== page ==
By Bruce Norris
Directed by Amy Morton
At Steppenwolf Theatre, Chicago
“If I do my job correctly I should outrage people and have rotten vegetables thrown at me, that that would be the only proof that I had done something successfully. Like I said, it’s completely adolescent but that’s the instinct that I have. So when people like something that I’ve done and they pay for it, it’s very confusing to me. I don’t understand why they would be paying for it if I wrote it to upset them” – Bruce Norris
Thought provoking drama about racism sure to spark controversy.
Playwright Bruce Norris’ controversial nod to Lorraine Hansberry’s A Raisin in the Sun, sets his look into race in America in 1959 at the home that the African-Americans purchased in the then all-white Clybourne Park. Norris’ drama presents the white perspective on the events that led Russ (John Judd) and Bev (Kristen Fitzgerald) to sell their Northwest Side Chicago home to a Black family.
Tight racial/ethnic communities isolated themselves by an agreement among home owners and realtors not to sell homes to groups determined to be “the others” – which could be Jews, Muslims, Mexicans or African-Americans. Norris looks beneath the apparent tranquil civility of the 1950 to explain how Russ and Bev became alienated by their own white community when their son has psychological problems resulting from being in the Korean War. After the disaster in their home, the community shunned them. When they were told that inadvertently they sold their home to a Black family, Russ staunchly refused to listen to the racist rationalizations from Karl (Cliff Chamberlain) a neighborhood organizer bent on keeping the neighborhood white. Act One exposes the white racism clouded by stability issues that shatter the peacefulness of the 1950’s. John Judd is terrific as the raging father while Kristen Fitzgerald is outstanding as the doting wife in total denial of her feelings as her world collapses. Act One deftly demonstrates the unaware latent racism of the white folks.
Act Two moves forward to 2009 in the same house though now in disarray that finds a group including a white couple raised in the suburbs who want to buy the house in Clybourne Park and raise it to build a new modern home on that site. They are questioned by an African-American couple born and raised in the now all-Black Clybourne Park. Each couple have their attorney’s present. Lena (Karen Aldridge) and her husband Kevin ( James Vincent Meredith) want to keep the integrity of the neighborhood through limiting the zoning and any drastic changes to the neighborhood. They want to resist the gentrification of Clybourne Park.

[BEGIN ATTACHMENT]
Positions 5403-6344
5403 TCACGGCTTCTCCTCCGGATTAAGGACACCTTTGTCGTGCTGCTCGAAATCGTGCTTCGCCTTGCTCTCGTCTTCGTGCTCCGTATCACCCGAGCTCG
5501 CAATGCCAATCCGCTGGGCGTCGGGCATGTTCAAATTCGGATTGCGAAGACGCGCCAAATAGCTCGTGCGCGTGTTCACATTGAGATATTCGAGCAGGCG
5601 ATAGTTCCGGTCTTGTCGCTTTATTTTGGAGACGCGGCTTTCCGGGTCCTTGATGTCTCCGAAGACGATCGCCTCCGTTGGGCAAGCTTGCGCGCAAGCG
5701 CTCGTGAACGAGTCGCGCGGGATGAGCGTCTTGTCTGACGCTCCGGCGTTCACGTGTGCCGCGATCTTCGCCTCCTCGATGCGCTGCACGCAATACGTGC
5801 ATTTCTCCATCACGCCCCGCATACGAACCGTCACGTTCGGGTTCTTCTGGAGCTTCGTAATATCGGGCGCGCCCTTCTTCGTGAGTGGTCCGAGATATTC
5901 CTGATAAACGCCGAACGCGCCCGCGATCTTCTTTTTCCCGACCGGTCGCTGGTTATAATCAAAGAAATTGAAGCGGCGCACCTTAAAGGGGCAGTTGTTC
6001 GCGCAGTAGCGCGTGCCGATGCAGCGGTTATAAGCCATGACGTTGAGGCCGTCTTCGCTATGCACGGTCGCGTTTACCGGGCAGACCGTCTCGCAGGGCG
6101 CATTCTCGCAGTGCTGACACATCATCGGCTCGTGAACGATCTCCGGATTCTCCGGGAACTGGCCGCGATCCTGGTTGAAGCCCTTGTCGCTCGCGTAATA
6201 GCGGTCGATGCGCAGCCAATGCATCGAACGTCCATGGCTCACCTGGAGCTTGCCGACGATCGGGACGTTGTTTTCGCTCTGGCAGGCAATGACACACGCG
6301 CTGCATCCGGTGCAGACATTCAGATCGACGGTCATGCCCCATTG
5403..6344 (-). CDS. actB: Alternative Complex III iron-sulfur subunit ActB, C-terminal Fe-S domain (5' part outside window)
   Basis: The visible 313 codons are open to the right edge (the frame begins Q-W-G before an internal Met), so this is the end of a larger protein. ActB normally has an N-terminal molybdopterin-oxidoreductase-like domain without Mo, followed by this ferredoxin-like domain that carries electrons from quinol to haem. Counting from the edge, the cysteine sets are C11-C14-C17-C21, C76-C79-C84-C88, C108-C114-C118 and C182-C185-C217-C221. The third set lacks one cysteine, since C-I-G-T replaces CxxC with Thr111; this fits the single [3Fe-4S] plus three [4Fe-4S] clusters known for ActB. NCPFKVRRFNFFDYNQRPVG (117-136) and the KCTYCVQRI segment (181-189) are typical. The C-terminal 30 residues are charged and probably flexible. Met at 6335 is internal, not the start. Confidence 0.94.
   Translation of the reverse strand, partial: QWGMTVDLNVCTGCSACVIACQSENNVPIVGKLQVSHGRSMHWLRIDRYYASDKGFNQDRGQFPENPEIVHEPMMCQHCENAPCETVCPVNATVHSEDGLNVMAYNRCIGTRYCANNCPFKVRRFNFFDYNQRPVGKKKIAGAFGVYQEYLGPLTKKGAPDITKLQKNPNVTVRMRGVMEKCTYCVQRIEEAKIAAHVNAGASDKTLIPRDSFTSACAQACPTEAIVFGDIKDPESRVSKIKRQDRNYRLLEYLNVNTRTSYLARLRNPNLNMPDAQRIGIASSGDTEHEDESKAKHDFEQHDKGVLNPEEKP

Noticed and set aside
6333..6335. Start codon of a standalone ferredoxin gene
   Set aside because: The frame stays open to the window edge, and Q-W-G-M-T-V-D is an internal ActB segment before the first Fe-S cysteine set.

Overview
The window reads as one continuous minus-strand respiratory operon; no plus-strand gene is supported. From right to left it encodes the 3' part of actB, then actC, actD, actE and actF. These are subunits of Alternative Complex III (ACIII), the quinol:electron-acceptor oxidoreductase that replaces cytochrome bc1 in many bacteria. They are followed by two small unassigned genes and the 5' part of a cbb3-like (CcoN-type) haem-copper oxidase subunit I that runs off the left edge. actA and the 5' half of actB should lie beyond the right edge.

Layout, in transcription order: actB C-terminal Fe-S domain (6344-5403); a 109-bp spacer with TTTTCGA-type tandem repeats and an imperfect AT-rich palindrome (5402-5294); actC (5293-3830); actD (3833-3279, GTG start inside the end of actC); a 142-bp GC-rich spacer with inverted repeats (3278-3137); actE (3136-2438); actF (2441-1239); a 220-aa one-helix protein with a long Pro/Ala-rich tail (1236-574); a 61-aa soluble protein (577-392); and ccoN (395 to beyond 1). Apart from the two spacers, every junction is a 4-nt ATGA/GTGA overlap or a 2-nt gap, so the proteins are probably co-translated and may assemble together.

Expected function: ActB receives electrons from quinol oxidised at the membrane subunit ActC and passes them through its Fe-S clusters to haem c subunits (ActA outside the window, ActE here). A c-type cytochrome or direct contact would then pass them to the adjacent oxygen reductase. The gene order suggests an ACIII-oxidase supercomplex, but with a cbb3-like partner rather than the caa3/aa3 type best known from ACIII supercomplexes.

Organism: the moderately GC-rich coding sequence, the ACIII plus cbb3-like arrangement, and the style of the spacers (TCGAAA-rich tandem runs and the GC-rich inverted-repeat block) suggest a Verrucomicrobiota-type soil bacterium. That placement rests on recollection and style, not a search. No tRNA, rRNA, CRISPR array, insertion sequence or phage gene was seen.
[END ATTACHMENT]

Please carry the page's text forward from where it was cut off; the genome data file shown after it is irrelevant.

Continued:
Much of act two is dominated by using uncomfortable humor as Steve (a fine turn by Cliff Chamberlain) gets into a quagmire as he tries to explain his position but Lena pressures him to face the issue of race that is obviously looming just beneath the surface at this meeting. The clumsy language by the well-meaning Steve exposes his own racial bias that he is totally unaware of yet it gets exposes by Lena’s constant chiding. Bruce Norris uses racial jokes to heighten the issue as the couples exchange several distasteful jokes that offend African-Americans and women among others. These exchanges dramatize the communication gap we still face about sensitive racial issues.
Norris deftly demonstrates how social attitudes and territorial preservation can become awkward issues to resolve. Norris sure exposes the latent racism of even well-meaning white folks. Since Clybourne Park force white folks to look in a mirror to contemplate their own hidden racial attitudes, the play can spark animated debate and fervent denial. Let the dialogue begin.
Talk Theatre in Chicago podcast
Date Reviewed: September 17, 2011
At Steppenwolf Theatre, 1650 N.Halsted, Chicago, IL, call 312-335-1650, www.steppenwolf.org, tickets $20 -$75, Tuesdays through Sundays at 7:30 pm, matinees at 3 pm on Wednesdays, Saturdays & Sundays, running time is 2 hours, 10 minutes with intermission, through November 6, 2011